15 Reasons Why The U.S. Economic Crisis Is Really An Economic Consolidation By The Elite Banking Powers
March 13, 2012
The American Dream
By The American Dream
Is the United States experiencing an “economic crisis” or an “economic consolidation”? Did the financial problems of the last several years “happen on their own”, or are they part of a broader plan to consolidate financial power in the United States? Before you dismiss that possibility, just remember what happened back during the Great Depression. During that era, the big financial powers cut off the flow of credit, hoarded cash and reduced the money supply. Suddenly nobody had any money and the economy tanked. The big financial powers were then able to swoop back in and buy up valuable assets and real estate for pennies on the dollar. So are there signs that such a financial consolidation is happening again?
Well, yes, there are.
The U.S. government is making sure that the big banks are getting all the cash they need to make sure that they don’t fail during these rocky economic times, but the U.S. government is letting small banks fail in droves. In fact, in many instances the U.S. government is actually directing these small banks to sell themselves to the big sharks.
So is this part of a planned consolidation of the U.S. banking industry? Just consider the following 15 points….
#1) The FDIC is planning to open a massive satellite office near Chicago that will house up to 500 temporary staffers and contractors to manage receiverships and liquidate assets from what they are expecting will be a gigantic wave of failed Midwest banks.
#2) But if the economic crisis is over, then why would the FDIC need such a huge additional office just to handle bank failures? Well, because the economic crisis is not over. The FDIC recently announced that the number of banks on its “problem list” climbed to 702 at the end of 2009. That is a sobering figure considering that only 552 banks were on the problem list at the end of September and only 252 banks that were on the problem list at the end of 2008.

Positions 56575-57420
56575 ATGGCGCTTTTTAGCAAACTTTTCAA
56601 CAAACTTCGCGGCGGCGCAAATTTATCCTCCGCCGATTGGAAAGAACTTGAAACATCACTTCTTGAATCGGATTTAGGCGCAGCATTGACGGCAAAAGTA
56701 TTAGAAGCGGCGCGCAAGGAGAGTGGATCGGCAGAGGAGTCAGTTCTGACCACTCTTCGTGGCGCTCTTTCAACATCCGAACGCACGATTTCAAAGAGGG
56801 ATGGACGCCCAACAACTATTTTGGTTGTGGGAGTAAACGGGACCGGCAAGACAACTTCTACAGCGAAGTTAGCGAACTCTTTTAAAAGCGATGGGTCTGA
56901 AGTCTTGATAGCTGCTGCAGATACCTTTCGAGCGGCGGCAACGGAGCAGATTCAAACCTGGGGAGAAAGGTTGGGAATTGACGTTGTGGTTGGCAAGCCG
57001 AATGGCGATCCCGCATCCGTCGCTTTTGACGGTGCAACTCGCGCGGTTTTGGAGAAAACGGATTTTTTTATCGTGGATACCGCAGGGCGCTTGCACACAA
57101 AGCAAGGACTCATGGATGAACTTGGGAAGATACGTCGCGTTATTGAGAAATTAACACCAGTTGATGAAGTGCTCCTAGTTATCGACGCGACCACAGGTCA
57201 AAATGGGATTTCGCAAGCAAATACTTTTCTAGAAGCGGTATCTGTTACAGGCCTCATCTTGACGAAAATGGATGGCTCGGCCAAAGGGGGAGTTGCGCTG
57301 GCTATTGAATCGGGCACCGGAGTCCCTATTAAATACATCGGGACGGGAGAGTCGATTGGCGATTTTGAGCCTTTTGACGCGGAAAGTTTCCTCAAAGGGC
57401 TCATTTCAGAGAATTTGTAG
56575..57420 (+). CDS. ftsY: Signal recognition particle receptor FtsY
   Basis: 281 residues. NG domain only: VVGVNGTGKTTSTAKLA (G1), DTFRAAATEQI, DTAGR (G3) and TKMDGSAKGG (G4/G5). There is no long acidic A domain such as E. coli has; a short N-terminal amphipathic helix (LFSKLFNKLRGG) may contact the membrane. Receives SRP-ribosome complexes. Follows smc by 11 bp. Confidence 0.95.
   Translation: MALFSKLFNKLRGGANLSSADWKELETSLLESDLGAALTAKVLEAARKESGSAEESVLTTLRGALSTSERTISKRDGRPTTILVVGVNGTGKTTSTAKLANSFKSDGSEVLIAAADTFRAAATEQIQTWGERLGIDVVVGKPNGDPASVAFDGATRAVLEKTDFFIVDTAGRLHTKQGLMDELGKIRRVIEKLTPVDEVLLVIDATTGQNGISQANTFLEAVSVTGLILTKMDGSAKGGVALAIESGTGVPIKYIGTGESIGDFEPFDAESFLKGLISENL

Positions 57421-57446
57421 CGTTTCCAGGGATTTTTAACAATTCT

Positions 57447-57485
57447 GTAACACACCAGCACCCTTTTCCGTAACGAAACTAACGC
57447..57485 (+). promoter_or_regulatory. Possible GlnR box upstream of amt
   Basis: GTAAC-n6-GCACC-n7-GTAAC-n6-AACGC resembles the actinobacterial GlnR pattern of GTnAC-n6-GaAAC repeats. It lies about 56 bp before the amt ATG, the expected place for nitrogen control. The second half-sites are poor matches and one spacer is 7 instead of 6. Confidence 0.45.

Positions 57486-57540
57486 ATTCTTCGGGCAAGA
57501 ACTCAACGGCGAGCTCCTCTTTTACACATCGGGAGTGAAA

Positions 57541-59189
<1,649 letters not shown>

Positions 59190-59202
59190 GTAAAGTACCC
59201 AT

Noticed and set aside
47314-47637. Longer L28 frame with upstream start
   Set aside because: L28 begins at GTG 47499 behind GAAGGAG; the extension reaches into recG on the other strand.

#3) Waves of small and mid-size banks are going to continue to fail because the U.S. housing market continues to come apart at the seams. The U.S. government just announced that in January sales of new homes plunged to the lowest level on record. The reality is that the U.S. housing market simply is not recovering.
#4) In fact, a lot more houses may be on the U.S. housing market very shortly. The number of mortgages in the United States more than 90 days overdue has climbed to 5.1 percent. As the housing market continues to get increasingly worse, it will put even more pressure on small to mid-size banks.
#5) More than 24% of all homes with mortgages in the United States were underwater as of the end of 2009. Large numbers of American homeowners are deciding to walk away from these homes rather than to keep making payments on loans that are for far more than the homes themselves are worth.
#6) If all that wasn’t bad enough, now a huge “second wave” of adjustable rate mortgages is scheduled to reset beginning in 2010. We all saw what kind of damage the “first wave” of adjustable rate mortgages did. How many banks are going to be able to survive the devastation of the second wave?